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Book 4: The Hound of the Baskervilles, Sir Arthur Conan Doyle

‘The world is full of obvious things which nobody by any chance ever observes’

Sherlock Holmes is the stuff of literary legend, a character who has transcended the books and author who brought him into the world and even the genre which has provided his vehicle.

As a cultural icon, Detective Holmes has many faces, be it the traditional Basil Rathbone incarnation, a hands-on, superhero-esque Robert Downey Jr in Hollywood’s recent action movie transformation, or the rather more detached and intellectual Benedict Cumberbatch in the BBC’s Sherlock. The latter has certainly filtered my mental image of the great fictional detective, but The Hound of the Baskervilles marks my first encounter with Holmes’s origins and the character as Arthur Conan Doyle originally¬†envisaged him – and not a deerstalker in sight.

In this most famous of the Holmes stories, the detective faces one of his toughest challenges. Sir Charles Baskerville has died suddenly in strange circumstances, a death connected with an old legend about a supernatural hound that haunts the Baskerville family. As Charles’s heir Henry moves into the family’s isolated Dartmoor home of Baskerville Hall, Holmes and Watson are brought in to solve the mystery. While Holmes’s scientific mind dismisses such fantastic myths, the case is dogged with superstitious rumour (no pun intended) and the baying of a hound is heard across the moors at night …

Uniting all the trademark elements of a gripping crime thriller with a generous dash of the¬†Gothic, Doyle creates a memorable page-turner. Without having read any other Holmes stories with which to compare it, I tentatively suspect that the enduring popularity of this novel over all the others is its incorporation of something beyond the usual detective yarn. While the supernatural may go completely against the grain of Holmes’s signature scientific approach, it adds a vital element of doubt that heightens the tension of the text; could this be the one case which Holmes fails to solve? Is there a force greater than the detective at work here?

The famous sleuth himself does not disappoint, being every inch the eccentric but brilliant mind that his cultural status had led me to expect. He is also the mouthpiece for some quite wonderful speeches, combining genius with a healthy dose of arrogance. If I were Watson, however, I might frequently be quite miffed by Holmes’s dismissals; the following lines, for instance, stand out in my memory as the ultimate backhanded compliment: ‘It may be that you yourself are not luminous, but you are a conductor of light. Some people without possessing genius have a remarkable power of stimulating it’. Ouch.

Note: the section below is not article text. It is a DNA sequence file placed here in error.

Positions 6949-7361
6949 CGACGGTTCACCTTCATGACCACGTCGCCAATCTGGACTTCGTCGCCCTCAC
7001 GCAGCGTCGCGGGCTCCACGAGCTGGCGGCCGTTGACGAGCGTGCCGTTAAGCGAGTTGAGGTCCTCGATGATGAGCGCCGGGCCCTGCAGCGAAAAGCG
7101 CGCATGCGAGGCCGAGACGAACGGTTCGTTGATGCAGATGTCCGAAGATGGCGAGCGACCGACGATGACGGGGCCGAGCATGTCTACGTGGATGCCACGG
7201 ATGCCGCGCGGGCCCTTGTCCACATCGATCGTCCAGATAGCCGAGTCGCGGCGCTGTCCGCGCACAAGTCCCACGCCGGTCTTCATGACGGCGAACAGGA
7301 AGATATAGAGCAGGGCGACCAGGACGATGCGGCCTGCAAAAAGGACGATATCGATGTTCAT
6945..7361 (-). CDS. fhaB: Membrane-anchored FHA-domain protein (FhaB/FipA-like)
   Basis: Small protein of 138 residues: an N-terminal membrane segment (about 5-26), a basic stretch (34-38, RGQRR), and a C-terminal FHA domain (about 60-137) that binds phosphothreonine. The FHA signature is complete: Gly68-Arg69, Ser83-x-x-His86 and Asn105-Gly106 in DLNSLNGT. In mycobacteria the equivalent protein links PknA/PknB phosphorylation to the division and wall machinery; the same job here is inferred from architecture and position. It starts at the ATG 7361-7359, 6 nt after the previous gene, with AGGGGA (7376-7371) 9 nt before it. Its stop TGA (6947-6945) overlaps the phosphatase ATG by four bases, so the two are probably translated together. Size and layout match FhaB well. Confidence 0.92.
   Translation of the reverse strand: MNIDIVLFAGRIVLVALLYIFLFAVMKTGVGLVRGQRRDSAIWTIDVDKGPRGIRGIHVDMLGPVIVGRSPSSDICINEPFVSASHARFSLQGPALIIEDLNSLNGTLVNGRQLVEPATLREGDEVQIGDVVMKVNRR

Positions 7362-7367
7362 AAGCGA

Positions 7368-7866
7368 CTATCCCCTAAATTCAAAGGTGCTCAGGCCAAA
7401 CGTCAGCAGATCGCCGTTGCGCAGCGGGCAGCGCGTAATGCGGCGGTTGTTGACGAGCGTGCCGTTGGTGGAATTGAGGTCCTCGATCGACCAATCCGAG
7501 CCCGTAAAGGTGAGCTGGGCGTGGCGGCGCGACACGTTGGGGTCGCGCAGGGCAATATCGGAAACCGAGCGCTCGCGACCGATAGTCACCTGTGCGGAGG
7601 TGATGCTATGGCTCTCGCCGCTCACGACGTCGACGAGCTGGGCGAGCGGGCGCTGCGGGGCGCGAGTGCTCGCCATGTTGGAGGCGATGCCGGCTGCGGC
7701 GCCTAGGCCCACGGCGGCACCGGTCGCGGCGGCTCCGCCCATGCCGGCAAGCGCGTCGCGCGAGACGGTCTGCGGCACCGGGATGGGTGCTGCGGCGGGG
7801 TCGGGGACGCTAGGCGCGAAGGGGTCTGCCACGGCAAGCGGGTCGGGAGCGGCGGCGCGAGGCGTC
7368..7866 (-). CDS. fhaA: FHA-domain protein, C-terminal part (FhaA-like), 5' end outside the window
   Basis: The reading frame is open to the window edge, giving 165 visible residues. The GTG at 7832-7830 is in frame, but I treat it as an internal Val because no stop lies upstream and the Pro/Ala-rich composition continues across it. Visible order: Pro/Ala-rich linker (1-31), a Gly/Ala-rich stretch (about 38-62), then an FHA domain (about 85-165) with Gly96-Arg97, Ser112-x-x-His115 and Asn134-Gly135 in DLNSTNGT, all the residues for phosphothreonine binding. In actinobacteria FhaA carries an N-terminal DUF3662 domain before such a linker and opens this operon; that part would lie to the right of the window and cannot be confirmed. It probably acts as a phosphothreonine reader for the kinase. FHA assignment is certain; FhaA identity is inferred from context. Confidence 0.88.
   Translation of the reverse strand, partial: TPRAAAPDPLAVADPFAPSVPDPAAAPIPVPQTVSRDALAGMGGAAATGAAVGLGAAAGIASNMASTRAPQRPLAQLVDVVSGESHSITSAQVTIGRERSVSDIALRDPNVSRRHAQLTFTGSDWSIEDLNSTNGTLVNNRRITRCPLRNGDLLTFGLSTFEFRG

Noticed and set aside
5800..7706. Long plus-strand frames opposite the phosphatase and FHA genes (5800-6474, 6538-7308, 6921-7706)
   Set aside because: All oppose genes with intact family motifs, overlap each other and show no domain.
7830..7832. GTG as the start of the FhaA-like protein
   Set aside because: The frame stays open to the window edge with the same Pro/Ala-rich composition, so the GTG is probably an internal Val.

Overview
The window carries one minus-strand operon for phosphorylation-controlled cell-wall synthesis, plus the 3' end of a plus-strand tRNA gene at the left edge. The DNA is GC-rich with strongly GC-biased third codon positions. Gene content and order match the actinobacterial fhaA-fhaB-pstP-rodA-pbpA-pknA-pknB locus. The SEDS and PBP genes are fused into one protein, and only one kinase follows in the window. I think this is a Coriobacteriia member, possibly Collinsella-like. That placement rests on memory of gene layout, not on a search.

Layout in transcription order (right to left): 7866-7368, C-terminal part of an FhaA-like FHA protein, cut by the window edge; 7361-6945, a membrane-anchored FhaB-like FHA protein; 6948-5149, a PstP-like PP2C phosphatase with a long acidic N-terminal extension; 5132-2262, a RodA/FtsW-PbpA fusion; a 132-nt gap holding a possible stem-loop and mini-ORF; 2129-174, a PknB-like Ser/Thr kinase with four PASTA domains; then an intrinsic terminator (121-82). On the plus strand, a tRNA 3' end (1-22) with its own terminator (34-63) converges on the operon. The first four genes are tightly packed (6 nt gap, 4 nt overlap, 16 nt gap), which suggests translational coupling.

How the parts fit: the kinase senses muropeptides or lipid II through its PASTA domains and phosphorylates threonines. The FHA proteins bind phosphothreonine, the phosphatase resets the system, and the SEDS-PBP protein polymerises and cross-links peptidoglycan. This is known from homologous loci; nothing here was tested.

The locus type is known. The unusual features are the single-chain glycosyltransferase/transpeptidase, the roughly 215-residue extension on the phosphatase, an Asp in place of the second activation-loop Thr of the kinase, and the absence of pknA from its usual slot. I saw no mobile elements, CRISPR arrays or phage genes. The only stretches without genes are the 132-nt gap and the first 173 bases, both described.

Having Watson as narrator, however, proves to be a canny decision on the part of Doyle, and Holmes’s sidekick provides the perfect narrative viewpoint on events. Through the eyes of this rather ordinary man, with whom readers can identify far more than with the figure of Holmes, we are allowed to shape our own impressions of all the main players and suspects and formulate our own theories. This device also allows us to see Holmes in all his glory as refracted through the consciousness of one of his greatest and most loyal admirers.

To delve further into the plot would be to ruin Doyle’s meticulously engineered suspense machine, but suffice to say that this is an extremely clever and well-crafted detective novel. I must admit that I am far from an avid reader of crime fiction and am not often tempted to read detective stories, but this classic kept me hooked and was made all the more interesting by the unforgettable central figure of the greatest and most famous detective that literature has given us. He may not constantly claim centre stage throughout the narrative, but this novel rightly belongs to Mr Sherlock Holmes.


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